Katrina vanden Heuvel is editorial director and publisher of The Nation, America’s leading source of progressive politics and culture. She served as editor of the magazine from 1995 to 2019.

21 comments

  1. This has gone way past Cold War already. Given the insane madmen that control the west nuclear war is right around the corner. The Doomsday Clock should be moved up to one second to midnight because we are on the brink without a single sane mind between us and oblivion.

    What do American’s care about??? Besides football….

    This is how it ends people. Soon you will no longer be able to call me a doomsayer, even if you never are willing to call me a prophet. But you don’t need to be a prophet to see what is coming, all you need are two open eyes and a mind free of brainwashing.

    1. Googling the Doomsday clock shows that it’s now at 100 seconds to midnight, “the closest humanity has been to self-destruction.” Credit for this goes to Joe Biden and the Democrats’ warmongering. Can we stop it?

      1. @D.H.Fabian

        What? Putin does not deserve even a little bit of credit? After all the hard work he put in?

  2. Ms. vanden Heuvel,

    Your analysis is absolutely right. This Country is coming apart at the seams due to the staggeringly foolish and wrong-headed decision making by our incompetent leaders. It is deeply ironic that our inability to compete with China has been brought about by the conscious decisions of these leaders to destroy our industrial economy (the adoption of the neoliberal economic policies for the purpose of impoverishing our workers and pushing the income and wealth to the top 1%. While China used its resources to build world class infrastructure and raise 800,000 of its people out of poverty, our great leaders wasted trillions of dollars on the military in order to enrich the weapons manufacturers and in its foolish pursuit of world domination. The interests of the people are, at best, an afterthought in our corrupt electoral/political system. Now we are faced with the very real and imminent danger of nuclear war due to US aggression and the seemingly incurable arrogance of these leaders. We have a State Department infested with neocon warmongers who do not know anything about the practice of diplomacy and have no interest in learning the art. All Mr. Blinken and his fellow incompetents know how to do is to threaten those who do not follow US orders. I know of no one in our government whom I believe has the good sense to put an end to this foolishness. If any such person exists, I am quite certain that he/she is not in the White House or the State Department.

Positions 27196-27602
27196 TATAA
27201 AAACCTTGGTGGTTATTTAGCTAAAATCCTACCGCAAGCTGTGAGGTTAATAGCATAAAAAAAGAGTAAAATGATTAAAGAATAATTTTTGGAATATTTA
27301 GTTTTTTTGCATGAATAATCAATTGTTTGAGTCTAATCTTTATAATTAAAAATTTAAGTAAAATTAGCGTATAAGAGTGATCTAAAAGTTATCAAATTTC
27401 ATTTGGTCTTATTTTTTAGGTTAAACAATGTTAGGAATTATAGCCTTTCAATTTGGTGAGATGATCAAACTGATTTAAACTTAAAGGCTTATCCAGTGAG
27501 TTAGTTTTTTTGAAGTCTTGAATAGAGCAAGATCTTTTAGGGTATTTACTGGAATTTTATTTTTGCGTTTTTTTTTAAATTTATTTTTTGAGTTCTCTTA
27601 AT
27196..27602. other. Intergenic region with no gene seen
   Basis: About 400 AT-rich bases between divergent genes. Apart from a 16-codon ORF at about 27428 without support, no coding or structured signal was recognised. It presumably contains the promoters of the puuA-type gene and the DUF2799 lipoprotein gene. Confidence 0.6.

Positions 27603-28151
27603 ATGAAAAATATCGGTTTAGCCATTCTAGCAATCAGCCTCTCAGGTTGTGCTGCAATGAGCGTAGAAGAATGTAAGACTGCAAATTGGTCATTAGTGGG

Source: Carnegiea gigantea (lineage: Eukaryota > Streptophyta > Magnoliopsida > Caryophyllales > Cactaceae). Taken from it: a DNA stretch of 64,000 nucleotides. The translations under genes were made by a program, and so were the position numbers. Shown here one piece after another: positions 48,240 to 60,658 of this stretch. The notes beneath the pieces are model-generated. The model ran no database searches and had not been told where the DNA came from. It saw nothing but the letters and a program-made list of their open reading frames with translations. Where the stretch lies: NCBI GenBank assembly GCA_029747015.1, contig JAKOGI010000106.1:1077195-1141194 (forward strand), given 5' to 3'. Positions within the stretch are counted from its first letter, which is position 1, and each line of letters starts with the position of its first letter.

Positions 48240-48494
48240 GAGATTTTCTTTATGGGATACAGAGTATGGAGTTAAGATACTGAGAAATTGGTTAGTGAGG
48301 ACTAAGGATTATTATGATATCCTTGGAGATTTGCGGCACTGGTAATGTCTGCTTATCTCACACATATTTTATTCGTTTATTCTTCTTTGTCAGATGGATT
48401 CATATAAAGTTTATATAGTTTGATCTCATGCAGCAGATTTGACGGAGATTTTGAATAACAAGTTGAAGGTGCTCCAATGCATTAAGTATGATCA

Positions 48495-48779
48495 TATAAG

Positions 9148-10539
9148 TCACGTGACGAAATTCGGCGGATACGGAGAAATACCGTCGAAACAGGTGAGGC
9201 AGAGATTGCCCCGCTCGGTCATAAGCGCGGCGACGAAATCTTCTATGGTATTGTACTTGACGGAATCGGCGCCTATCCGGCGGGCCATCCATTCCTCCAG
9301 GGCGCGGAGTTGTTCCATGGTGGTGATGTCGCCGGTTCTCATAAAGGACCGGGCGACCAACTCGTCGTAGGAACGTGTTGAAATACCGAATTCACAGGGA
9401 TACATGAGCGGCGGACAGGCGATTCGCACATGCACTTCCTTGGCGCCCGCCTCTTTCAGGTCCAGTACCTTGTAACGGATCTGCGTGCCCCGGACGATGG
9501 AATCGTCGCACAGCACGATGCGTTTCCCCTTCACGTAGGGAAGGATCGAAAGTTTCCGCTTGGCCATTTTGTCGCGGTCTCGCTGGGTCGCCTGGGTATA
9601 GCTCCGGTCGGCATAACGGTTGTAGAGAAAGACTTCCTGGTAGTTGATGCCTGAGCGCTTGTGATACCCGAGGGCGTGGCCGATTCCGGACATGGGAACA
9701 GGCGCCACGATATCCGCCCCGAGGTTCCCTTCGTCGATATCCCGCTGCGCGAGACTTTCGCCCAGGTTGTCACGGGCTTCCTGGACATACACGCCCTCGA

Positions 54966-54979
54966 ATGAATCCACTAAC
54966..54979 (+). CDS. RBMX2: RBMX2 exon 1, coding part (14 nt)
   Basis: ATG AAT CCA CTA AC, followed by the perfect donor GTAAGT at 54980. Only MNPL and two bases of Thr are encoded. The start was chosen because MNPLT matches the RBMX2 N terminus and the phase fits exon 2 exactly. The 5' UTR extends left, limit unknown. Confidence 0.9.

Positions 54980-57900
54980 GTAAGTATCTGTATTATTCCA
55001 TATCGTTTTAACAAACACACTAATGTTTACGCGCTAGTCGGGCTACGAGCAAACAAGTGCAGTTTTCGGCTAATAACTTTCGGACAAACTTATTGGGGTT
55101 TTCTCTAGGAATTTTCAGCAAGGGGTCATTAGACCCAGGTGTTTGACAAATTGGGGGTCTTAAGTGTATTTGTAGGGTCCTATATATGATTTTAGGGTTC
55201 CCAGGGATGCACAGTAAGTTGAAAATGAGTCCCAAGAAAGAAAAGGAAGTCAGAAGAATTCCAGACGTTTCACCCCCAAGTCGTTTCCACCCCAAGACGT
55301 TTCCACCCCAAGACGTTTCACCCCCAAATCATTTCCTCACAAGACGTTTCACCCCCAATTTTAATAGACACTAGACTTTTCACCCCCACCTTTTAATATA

1. China lifted 800 million people out of poverty, not merely 800,000, which would not have been so jaw-dropping. It is the equivalent of more than the population of everyone in Europe.

      1. @Cynic

        The Chinese ‘economic miracle’ is largely due to two main changes, one local, the other global.

        In the 1980’s China abandoned its strict communist economics, adopted capitalism for most of its economic activities, and maintained state control only on about 30%-40% of its resources. Even under most strict communist oppression, China had always maintained political and economic elites (with perhaps exception of short periods in the CCP bloody history, e.g., during the so-called Cultural Revolution) which are now growing.

        The global change was the reviled (by left-ish, Neo Progressive pundits and flock) Globalization, largely responsible for the majority of manufacturing job loses in the West and their transfer to China, which had become the global manufacturing pit with its almost unlimited cheap labor resources (minimum wage is US$1.66 per hour in Liaoning and US$3.30 per hour in Shanghai), skim to non-existent safety and human rights concerns, and governmental protections against workers’ protests and rights.

        While the Chinese change is commendable, it is important to remember the conditions in which it occurred and the price we all pay for it.

        Pretending it occurred and exists in and of itself doesn’t do anyone and/or anything any good.

  3. Class: the system of ordering a society in which people are divided into sets based on perceived social or economic status.
    The aforementioned dictionary definition, however, is worthless as it says not one word about the power distribution mechanisms in an ideology of separating human beings into subordinate “classes”.
    This is, pure and simple, divide and rule racism!
    History, alas, tells us, it has worked quite well, to this point!
    Racism is nothing more than a formidable tool of capitalist practice.
    This capitalist ideology has nothing to do with ‘Democracy’. It is its antithesis.
    How does the plutocratic American Corpocracy differ one iota from autocracy?
    This is the fraudulent marketing practice promoting Corporation America. It is THE grand deception in action!
    The underlying systems, Monarchies in the lead, based in hierarchical class differentiations, are a crime against humanity.
    Oligarchies, posing as democracies, are next in line.
    Now, the question is, where do all the consummate rhetoricians, past and present, promoting the notions of universal democracy fit, in the this horror show?

    1. nearly wrong entirely—racism has zero relationship to capitalism. indeed capitalism cannot exist–it certainly does not in USA…. “democracy” opposes freedom and justice…monarchy has zero relationship with either hierarchy or class…but this is irrelevant since Americans despise justice morality and love their oppression